WASHINGTON – The Federal Reserve is accepting applications for a compliance extension for banks to divest or otherwise align certain proprietary illiquid assets with the Volcker Rule.
In a Monday announcement, the Fed said it would allow banks additional time to comply with the Dodd-Frank-mandated requirement that banks not engage in proprietary trading in the cases where those proprietary assets may be difficult to liquidate, divest or otherwise conform to the rule. The central bank said in a statement that it expects most banks experiencing such challenges will be granted an extension, but also said that banks must demonstrate a good-faith effort to comply.
"The Board expects that the illiquid funds of banking entities will generally qualify for extensions, though extensions may not be granted in certain cases--for example, where the banking entity has not demonstrated meaningful progress to conform or divest its illiquid funds, has a deficient compliance program under the Volcker Rule, or where the Board has concerns about evasion," the Fed said.
Banks will have to submit details on the funds for which they are seeking compliance extensions, as well as details on what efforts have been made to date to comply with the Volcker Rule and how much additional time will be required. The Fed said it can "provide up to an additional five years to conform investments in certain legacy illiquid funds" covered in the proposal.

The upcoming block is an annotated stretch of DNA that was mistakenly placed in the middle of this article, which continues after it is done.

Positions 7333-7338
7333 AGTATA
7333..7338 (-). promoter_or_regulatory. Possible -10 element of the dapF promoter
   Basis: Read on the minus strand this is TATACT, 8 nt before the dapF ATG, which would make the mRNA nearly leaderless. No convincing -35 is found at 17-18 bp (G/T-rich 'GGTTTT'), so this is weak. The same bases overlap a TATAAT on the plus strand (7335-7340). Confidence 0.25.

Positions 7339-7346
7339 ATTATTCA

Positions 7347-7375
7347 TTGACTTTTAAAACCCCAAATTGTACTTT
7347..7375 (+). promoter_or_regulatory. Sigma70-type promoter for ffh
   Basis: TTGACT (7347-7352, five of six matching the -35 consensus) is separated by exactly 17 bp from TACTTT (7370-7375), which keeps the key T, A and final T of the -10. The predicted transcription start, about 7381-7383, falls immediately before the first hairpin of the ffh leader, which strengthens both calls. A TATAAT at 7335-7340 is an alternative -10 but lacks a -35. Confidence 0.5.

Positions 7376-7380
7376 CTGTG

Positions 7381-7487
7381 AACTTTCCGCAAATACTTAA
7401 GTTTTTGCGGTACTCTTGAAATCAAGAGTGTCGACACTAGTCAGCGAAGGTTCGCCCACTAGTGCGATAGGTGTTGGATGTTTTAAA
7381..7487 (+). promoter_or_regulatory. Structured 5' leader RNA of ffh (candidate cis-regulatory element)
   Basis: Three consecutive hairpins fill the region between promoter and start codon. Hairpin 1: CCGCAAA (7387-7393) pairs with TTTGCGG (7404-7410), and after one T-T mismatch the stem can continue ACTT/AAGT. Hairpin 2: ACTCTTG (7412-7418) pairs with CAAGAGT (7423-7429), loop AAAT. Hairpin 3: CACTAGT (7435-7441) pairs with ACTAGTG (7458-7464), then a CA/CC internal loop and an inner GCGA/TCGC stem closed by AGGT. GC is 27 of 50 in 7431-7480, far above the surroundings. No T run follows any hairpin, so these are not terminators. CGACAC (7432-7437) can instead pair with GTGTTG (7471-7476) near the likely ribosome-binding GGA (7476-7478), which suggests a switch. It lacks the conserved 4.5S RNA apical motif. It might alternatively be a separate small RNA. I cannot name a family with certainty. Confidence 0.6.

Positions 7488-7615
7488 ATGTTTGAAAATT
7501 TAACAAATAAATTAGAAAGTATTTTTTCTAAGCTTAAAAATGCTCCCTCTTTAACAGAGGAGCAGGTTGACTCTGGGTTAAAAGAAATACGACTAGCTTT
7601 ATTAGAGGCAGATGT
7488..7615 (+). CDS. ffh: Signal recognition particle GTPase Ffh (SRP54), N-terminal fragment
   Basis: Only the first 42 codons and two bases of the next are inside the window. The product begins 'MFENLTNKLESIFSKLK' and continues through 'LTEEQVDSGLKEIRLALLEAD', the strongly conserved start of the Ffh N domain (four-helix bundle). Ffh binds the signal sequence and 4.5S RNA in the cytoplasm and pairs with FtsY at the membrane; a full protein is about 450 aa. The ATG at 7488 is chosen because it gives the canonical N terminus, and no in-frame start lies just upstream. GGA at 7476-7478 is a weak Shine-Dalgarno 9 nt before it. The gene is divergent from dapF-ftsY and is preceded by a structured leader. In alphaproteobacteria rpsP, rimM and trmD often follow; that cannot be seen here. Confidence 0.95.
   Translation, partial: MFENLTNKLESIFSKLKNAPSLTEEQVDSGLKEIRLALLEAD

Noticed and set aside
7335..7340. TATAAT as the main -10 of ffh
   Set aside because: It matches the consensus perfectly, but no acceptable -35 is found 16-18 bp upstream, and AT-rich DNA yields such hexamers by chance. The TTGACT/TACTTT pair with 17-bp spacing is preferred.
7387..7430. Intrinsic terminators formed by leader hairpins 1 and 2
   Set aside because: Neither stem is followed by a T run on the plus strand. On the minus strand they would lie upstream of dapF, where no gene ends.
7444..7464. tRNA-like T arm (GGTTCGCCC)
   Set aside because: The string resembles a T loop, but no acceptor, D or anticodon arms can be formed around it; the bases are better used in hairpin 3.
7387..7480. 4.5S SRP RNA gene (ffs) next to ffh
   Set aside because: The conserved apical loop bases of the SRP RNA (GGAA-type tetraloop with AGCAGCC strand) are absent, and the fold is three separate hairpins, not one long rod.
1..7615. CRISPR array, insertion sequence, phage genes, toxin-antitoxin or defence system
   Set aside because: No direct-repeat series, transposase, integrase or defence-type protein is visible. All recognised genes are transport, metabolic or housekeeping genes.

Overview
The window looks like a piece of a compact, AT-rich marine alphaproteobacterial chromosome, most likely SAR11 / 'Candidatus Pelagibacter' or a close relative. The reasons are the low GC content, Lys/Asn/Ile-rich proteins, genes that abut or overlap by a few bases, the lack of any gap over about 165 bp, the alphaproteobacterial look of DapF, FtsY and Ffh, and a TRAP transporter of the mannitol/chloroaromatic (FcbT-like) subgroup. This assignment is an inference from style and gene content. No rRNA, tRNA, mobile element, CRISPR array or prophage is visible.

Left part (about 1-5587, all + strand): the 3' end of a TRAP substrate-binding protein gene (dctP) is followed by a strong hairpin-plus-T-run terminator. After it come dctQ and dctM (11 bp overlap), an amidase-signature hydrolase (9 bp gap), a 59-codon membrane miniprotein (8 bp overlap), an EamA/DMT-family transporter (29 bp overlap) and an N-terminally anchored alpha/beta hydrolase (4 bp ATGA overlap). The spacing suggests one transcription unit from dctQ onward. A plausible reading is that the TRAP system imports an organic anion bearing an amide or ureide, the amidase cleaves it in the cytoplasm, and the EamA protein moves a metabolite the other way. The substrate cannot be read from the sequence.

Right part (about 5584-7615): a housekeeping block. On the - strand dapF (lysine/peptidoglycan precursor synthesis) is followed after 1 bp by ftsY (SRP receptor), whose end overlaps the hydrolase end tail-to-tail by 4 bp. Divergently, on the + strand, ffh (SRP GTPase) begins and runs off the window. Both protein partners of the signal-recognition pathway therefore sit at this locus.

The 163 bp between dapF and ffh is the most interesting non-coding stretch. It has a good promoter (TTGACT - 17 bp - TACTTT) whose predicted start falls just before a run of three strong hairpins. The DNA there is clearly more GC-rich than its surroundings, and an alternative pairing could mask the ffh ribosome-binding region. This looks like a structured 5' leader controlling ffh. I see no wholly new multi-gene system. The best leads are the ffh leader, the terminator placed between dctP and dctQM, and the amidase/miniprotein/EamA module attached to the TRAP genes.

The Volcker Rule was one of the most complex regulations to emerge from Dodd-Frank and, from banks' perspective, among the most difficult compliance exercises. The rule was finalized in December 2013 by five separate agencies: the Fed, the Office of the Comptroller of the Currency, the Federal Deposit Insurance Corp., the Securities and Exchange Commission, and the Commodity Futures Trading Commission.
The agencies granted an extension for banks to comply with the Volcker rule with respect to certain covered funds last year, with the full compliance deadline currently set for July 2017. The Volcker Rule is among the most prominent targets for congressional Republicans, though President-elect Donald Trump has at times praised former Fed Chairman Paul Volcker and his eponymous rule.